Eddie Jones, long-time journalist and friend, today was remembered in a service at St. George's Episcopal Church in Nashville.
Probably 400 people attended the formal service and celebration, that included communion for all who wished to partake.
It was one of those joyous yet sad affairs. Many of the members of the staff of the old Nashville Banner -- Eddie was the longtime editor when that newspaper was folded as Gannett (The Tennessean) bought up and folded the junior JOA partner -- were there.
The crowd also included former mayors and political figures as well as friends from all sectors of Nashville.
For details of my friendship with Eddie, see the previous posting.
He was a great man.
One of his other close friends was journalism giant John Seigenthaler (the elder, not the former TV guy, although I like him, too).
I told a teary-eyed John that I was very sorry for his loss of a good friend.
He said he was very sorry for the loss of my good friend. I like John a lot. He genuinely deserves the high-esteem in which he is held.
Eddie would have been proud that the funeral was held at 11:30 a.m. and ended at about 12:30 -- which would have given us just enough time to get it on A1 for the Final edition.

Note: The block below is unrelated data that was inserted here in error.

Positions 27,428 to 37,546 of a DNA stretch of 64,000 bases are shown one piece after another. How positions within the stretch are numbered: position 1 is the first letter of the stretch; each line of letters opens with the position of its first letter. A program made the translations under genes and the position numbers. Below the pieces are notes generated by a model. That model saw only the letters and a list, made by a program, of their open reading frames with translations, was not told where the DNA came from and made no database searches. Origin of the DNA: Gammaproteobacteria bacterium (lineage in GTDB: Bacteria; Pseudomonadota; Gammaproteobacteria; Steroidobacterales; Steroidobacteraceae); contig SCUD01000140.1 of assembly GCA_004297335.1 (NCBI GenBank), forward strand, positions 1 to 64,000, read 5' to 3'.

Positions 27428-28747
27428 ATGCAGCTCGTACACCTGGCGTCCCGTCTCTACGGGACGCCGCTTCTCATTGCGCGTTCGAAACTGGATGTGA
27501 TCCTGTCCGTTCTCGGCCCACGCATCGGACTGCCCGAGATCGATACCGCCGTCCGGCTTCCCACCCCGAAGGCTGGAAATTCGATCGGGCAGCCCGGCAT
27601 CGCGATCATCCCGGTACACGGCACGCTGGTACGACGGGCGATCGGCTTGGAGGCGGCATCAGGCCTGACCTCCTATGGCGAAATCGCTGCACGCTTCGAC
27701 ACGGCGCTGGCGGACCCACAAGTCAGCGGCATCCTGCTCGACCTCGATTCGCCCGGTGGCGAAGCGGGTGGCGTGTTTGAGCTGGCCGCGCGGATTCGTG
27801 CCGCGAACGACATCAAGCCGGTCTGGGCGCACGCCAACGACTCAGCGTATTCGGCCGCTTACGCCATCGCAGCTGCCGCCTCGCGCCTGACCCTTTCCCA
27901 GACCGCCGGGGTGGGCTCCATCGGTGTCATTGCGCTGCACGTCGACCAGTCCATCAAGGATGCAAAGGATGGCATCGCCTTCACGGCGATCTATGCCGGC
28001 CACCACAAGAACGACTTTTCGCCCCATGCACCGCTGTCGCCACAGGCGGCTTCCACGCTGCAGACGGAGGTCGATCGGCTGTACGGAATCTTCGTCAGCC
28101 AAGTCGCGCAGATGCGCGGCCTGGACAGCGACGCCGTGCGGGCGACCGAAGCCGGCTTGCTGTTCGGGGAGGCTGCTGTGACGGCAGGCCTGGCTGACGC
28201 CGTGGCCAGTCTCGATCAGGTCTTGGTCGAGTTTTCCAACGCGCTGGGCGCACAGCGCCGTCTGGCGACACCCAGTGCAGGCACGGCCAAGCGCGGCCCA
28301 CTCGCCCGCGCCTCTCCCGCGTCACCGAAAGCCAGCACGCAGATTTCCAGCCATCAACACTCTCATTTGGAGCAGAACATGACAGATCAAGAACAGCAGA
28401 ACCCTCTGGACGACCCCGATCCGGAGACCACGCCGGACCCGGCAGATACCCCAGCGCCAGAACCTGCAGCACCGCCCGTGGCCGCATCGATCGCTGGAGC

What struck more than one of the Banner survivors (I went on to work at The Tennessean, but it didn't ever have that local-local flavor, especially after it became a completely Gannettized product when Seigenthaler retired) was that it is melancholy to see so many skilled journalists, comrades in the battle, only on such occasions.
I could have grabbed any half-dozen of them and we could have put out a better newspaper than what is being offered these days. Of course, we have no money. Most of them are in P.R. and I am three weeks shy of being unemployed when my journalist-in-residence term ends.
The few Tennessean folks who attended likely looked around and worried that someone would come up with enough money for the Banner to relaunch.
Eddie would have liked that. Course it won't happen. I'd love it too. I loved the Banner.
And the guy who helped fuel that love was sent off in high fashion today.
So long, my friend.